Armed with folding chairs, coolers and jugs of water, thousands of people who want to avoid losing their homes lined up around the Los Angeles Convention Center on Thursday seeking help with mortgages they can no longer afford.
The nonprofit Neighborhood Assistance Corporation of America, which is offering homeowners the chance to restructure their loans at lower rates, said about 5,000 people were in line when the doors opened at 8:30 a.m.
Thousands more were expected over the next five days, during which counselors will be helping people at risk of foreclosure around the clock.
Bruce Marks, chief executive of NACA, said at similar events around the country, one-third of the applicants have reduced their mortgage rates on the spot.
About 80 percent have reduced their payments within 30 days, Marks said. The reductions typically come through agreements NACA has with lenders to reduce interest, cut the amount owed, and in some cases extend the life of the loans.
Among those waiting in line was Irene Ybanez, 44, a secretary who was looking for help with mortgage payments on a loan that she refinanced in 2007 after her husband lost his job in the real estate business. They refinanced their La Puente home so they'd have money for him to start an architecture business in his native Philippines, but the business failed and now the couple is unable to pay their mortgage.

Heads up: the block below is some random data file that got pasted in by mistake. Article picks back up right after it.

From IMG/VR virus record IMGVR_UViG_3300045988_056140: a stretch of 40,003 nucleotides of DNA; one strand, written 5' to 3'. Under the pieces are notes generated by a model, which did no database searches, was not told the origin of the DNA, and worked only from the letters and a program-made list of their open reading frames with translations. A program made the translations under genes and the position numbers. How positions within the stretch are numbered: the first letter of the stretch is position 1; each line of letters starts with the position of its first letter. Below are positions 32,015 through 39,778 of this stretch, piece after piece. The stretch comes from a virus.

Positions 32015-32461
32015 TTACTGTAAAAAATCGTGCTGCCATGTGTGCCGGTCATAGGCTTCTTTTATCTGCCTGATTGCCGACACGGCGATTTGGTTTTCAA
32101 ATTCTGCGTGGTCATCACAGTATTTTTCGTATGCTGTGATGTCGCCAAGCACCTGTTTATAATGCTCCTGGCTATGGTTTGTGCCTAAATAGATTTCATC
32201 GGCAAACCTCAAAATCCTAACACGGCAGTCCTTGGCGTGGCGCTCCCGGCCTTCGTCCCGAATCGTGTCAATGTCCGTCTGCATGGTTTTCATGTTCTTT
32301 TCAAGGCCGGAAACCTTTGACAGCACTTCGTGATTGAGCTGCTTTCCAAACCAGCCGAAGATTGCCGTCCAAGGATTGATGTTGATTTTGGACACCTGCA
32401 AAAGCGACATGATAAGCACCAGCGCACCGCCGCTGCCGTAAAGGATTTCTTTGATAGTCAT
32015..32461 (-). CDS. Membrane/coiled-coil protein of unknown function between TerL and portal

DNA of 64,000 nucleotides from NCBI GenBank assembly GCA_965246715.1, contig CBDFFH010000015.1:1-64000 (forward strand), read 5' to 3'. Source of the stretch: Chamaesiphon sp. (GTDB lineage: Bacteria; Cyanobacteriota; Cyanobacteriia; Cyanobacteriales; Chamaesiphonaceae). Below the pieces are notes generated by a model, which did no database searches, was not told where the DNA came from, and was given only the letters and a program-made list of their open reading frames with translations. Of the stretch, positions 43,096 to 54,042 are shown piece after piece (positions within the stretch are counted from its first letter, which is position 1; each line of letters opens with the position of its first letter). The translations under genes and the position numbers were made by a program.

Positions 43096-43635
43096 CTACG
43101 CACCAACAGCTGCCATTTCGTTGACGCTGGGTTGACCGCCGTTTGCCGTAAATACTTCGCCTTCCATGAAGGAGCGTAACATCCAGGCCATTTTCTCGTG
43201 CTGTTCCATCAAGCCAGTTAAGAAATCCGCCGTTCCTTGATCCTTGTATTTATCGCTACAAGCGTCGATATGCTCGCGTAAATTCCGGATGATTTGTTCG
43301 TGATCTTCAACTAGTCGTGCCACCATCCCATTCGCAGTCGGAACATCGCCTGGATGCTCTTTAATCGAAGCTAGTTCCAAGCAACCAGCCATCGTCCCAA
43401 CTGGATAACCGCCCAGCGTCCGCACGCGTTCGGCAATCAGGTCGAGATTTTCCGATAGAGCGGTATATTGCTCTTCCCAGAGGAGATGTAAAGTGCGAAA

Ybanez said she had come close to agreeing to a modification deal with her lender, Citibank, but her loan was sold to a third party and the arrangement was canceled.
"It's horrible. It's disgusting, really. It's not that you're begging for anything. You're just trying to make your home payments," she said, choking back tears.
Michael Mendez, 56, a carpenter from El Monte, was coming back to the foreclosure event for the second time in as many years.
After last year's event, he was put in a trial modification that brought his mortgage rate down to 2 percent, which he could afford to pay. But the trial period, which was supposed to last a few months, has never ended and he's looking for a permanent rate that he can afford.
As part of the trial, Mendez is constantly badgered every month for pay stubs and other documentation.
He said he worries he may not end up with a monthly payment he can afford.
"It's stressful, very stressful. You can get physically ill just thinking about that everyday, that you could be out on the street," Mendez said.
Source: The Associated Press.